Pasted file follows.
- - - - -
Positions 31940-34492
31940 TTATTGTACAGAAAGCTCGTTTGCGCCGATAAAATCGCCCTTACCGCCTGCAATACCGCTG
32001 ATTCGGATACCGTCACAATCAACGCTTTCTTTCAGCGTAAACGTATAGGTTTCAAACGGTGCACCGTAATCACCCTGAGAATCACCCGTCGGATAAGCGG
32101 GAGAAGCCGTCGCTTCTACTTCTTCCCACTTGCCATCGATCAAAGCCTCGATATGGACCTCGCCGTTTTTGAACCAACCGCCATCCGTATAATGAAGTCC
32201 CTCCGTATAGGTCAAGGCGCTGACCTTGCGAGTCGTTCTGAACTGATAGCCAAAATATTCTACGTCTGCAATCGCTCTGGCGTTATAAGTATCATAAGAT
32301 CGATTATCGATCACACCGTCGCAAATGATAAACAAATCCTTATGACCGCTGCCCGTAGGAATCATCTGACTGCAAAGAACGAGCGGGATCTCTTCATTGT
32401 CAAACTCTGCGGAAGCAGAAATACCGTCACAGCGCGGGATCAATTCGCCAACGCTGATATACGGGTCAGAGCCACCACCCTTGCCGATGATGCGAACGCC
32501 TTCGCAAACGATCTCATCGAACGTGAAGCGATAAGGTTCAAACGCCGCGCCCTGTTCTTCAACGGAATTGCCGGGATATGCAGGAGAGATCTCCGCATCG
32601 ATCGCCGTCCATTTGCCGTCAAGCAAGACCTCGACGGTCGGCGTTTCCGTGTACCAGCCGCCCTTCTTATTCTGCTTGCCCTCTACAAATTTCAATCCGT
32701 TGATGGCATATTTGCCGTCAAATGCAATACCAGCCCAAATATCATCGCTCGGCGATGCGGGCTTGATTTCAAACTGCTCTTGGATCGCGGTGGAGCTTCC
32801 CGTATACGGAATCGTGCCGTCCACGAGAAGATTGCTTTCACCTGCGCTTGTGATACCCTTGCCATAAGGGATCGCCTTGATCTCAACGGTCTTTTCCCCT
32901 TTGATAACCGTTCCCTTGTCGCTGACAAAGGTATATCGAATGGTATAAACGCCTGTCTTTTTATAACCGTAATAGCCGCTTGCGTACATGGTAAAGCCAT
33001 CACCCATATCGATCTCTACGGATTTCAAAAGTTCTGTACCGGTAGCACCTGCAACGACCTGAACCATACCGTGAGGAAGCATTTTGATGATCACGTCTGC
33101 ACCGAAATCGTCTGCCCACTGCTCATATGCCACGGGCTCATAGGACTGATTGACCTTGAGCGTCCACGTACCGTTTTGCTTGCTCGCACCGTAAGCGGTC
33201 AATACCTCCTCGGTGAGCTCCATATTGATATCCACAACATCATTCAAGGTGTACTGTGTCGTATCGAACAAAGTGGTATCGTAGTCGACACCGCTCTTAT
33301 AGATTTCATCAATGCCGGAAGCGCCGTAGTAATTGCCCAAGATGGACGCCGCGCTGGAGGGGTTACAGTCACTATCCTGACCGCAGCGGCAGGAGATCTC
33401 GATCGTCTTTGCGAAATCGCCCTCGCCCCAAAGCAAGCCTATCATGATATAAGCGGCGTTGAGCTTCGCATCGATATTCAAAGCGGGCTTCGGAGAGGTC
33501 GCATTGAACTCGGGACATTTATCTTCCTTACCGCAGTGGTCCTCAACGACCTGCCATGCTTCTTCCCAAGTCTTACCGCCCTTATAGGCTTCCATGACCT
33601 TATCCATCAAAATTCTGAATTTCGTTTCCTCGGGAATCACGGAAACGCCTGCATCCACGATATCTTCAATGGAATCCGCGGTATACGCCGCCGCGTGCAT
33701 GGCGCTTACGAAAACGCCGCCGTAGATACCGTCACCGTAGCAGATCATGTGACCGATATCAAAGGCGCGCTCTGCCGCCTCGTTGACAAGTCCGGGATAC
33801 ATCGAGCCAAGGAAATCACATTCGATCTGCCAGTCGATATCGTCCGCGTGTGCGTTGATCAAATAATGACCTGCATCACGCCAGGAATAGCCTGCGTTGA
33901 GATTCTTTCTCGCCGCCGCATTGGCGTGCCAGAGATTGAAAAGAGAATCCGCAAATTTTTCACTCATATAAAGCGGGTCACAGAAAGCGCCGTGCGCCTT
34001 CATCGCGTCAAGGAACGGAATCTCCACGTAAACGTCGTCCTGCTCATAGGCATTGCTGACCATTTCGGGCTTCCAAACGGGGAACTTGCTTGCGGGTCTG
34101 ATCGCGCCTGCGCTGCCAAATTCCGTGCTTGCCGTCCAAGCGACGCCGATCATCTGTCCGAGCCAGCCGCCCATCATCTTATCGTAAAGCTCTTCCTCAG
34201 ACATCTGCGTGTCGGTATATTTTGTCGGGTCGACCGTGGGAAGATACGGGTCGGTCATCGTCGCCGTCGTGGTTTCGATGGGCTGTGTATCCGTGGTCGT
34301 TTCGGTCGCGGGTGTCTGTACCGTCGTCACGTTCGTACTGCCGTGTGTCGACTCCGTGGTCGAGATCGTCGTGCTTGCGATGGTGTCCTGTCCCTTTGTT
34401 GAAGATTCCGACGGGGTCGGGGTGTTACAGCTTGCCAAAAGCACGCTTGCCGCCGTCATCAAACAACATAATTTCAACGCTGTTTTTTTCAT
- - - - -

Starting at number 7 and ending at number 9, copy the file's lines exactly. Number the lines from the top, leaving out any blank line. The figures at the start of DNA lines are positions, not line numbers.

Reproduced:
32401 CAAACTCTGCGGAAGCAGAAATACCGTCACAGCGCGGGATCAATTCGCCAACGCTGATATACGGGTCAGAGCCACCACCCTTGCCGATGATGCGAACGCC
32501 TTCGCAAACGATCTCATCGAACGTGAAGCGATAAGGTTCAAACGCCGCGCCCTGTTCTTCAACGGAATTGCCGGGATATGCAGGAGAGATCTCCGCATCG
32601 ATCGCCGTCCATTTGCCGTCAAGCAAGACCTCGACGGTCGGCGTTTCCGTGTACCAGCCGCCCTTCTTATTCTGCTTGCCCTCTACAAATTTCAATCCGT